Saturday in the Twenty-Second Week of Ordinary Time

John 11:55-12:2, 9-11

Only Evil Continually

A very sad indictment on the children of men is written early in the Bible: “The Lord saw that the wickedness of man was great in the earth, and that every intention of the thoughts of his heart was only evil continually” (Genesis 6:5).  We read this line just before God chooses to send the flood.  Even after the flood when God determines never to send such a catastrophe upon the earth again for man’s sin, it reads, “for the intention of man’s heart is evil from his youth” (Genesis 8:21).  This is the Bible’s summation of man, and we see it proven throughout not only Scripture but human history as well, and also within our own wicked hearts.

And it is this judgment of God upon man that Scripture shows us so clearly as we enter this last week of Jesus’ earthly ministry.  Jesus has one more visit to make to Jerusalem – which will be his last – until he returns.  This is because the Jewish leaders have already made up their minds: Jesus must die for the sake of the Jewish nation (John 11:49-50).  We say this not out of any malice for God’s ancient people.  As Jesus died for all, all had a hand in his crucifixion, including us (Romans 5:6-8).

And so the chief priests and the Pharisees gave orders before the feast of the Passover that people should tell them if they had any knowledge of Jesus’ whereabouts that they might arrest him; we might call it their “Wanted: Dead or Alive” poster.  And not only so, but we read the shocking line that the chief priests decided to put Lazarus to death as well for the simple reason that many people believed on Jesus because of latter’s raising of the former from the dead.  We do a double-take when we read this line: “Seriously?”  Yes, seriously.

And this is this manifest wickedness of man that the Scriptures tell us lies at the bottom of each one of us, a portrait of ourselves that makes us shudder: “Is this really me?  Is this really what I am?”  Yes, it is.  This is us in all of our ugliness.  But it is also the very reason why the Triune God determined to send the Son to redeem a people from this ugliness.  Yes, our sin abounds, but God’s grace abounds all the more (Romans 5:20).  And so Jesus cried out from the cross, “Father, forgive them, for they know not what they do” (Luke 23:34).  Such is our Lord’s compassion, such is his desire to remold and reshape us, that we who bear the image of the man of dust, may bear the image of the man of heaven (1 Corinthians 15:49).  And through the washing of His Son, we are ugly no more, but made beautiful.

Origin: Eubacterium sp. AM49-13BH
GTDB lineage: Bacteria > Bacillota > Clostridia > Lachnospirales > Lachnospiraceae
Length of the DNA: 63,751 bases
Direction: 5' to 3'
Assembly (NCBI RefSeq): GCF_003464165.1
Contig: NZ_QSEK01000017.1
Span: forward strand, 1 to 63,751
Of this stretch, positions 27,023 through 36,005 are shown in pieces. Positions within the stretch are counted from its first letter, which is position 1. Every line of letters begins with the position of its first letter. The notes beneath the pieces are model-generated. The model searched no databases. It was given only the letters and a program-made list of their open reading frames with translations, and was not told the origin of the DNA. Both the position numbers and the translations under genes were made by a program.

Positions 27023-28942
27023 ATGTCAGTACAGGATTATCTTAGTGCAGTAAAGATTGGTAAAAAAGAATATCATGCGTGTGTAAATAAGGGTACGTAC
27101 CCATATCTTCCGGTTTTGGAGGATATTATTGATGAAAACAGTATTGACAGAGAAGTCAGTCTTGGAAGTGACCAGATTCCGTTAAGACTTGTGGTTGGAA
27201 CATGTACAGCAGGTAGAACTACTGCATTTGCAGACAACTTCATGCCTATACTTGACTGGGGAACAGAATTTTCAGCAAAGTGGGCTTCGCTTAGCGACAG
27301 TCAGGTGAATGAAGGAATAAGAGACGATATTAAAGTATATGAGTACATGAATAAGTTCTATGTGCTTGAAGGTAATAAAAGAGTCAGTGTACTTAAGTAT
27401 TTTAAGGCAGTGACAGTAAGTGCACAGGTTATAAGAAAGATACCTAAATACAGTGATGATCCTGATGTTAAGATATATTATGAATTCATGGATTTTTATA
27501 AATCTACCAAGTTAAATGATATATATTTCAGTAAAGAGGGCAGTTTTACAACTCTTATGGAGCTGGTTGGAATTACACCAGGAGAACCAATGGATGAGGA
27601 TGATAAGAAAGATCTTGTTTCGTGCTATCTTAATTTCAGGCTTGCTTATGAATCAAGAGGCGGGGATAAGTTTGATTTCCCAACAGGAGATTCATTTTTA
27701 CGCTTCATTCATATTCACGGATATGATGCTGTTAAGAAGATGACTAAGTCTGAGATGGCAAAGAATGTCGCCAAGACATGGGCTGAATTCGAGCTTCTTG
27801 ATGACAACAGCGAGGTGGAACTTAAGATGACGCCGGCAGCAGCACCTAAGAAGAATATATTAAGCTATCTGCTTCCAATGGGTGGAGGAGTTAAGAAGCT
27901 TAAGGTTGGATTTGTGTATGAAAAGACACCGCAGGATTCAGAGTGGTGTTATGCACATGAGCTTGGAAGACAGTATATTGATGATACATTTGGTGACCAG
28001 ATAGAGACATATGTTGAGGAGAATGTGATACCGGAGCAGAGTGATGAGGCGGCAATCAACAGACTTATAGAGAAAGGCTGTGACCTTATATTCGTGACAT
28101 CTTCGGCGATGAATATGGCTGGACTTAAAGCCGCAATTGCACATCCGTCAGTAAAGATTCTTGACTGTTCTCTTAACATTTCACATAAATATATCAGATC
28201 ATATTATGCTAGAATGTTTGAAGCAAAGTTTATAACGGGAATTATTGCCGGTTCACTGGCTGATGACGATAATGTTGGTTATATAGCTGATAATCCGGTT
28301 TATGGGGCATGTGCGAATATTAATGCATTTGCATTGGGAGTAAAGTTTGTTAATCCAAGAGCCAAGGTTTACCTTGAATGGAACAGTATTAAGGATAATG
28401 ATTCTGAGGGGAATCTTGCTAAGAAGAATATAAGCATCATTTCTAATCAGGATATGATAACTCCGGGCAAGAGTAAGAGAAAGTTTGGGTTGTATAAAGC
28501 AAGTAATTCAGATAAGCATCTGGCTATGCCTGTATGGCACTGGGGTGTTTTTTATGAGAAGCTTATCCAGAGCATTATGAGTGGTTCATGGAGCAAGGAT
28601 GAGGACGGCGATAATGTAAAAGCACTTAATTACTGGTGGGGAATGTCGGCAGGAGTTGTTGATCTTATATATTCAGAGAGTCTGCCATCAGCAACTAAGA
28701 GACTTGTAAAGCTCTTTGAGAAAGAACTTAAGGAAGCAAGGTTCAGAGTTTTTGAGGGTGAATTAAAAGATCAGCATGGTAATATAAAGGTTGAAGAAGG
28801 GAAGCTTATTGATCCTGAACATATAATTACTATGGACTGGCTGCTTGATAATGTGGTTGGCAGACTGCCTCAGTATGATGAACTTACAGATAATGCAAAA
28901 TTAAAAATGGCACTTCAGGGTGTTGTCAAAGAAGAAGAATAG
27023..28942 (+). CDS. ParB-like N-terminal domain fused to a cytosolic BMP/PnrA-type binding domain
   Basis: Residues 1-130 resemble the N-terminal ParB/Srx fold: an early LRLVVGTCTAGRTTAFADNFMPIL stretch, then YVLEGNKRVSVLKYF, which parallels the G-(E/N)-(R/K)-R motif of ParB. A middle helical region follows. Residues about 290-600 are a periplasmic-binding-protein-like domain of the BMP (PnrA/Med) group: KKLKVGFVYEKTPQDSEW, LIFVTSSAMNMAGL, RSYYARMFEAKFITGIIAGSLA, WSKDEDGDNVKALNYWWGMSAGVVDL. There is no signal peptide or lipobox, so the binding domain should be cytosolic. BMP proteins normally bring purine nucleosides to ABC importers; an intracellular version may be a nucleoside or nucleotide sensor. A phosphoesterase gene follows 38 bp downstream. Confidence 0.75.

Author: The Reformed Baptist

My name is Stephen Taylor, ordained Baptist minister of eighteen years pastoral experience with a Ph.D. in Historical Theology from Southwestern Baptist Theological Seminary in Fort Worth, Texas. Better than that, I am married to a godly woman, Karla, who has been very patient with me since 1989. I have two daughters, both of whom I homeschooled for extended periods of time, who became godly young women, and who ran off and married godly young men, all of which is very proper. The oldest daughter has even seen fit to bless me with a grandson and a granddaughter, and my youngest daughter with a grandson, all three of whom are bundles of exceeding joy. As you can see, I am quite blessed. This website is dedicated to helping people grow in the wisdom and knowledge of our Lord Jesus Christ through the gift of writing that the Lord has given to me. It is specifically about helping His people grow in godliness, the theme you see repeated above. I write devotions with this aim and hope that they might be of some help to God’s people. Full disclosure: I am of a Reformed bent, meaning that my understanding of Scripture is primarily informed by the Reformers and their successors of the sixteenth and seventeenth centuries. However, as a student of church history and theology, I strive to remain true to that teaching handed down once for all unto the saints through every age of the Church. I like to think of myself as a “catholic” Christian, as the Reformers thought of themselves. At any rate, feel free to read, pray, and contact me if you wish, or correct me if need be. As you can see, I tend to follow the church year. Of course, I make no special claims about these devotions. I know very well that others have written better and plumbed the depths of God’s word with greater insight. But if my musings help someone draw closer to the Lord, well then, I have my reward. Blessings to you and may the God and Father of our Lord and Savior Jesus Christ speak to you that word which He knows you especially need to hear. Grace & peace, Stephen Taylor

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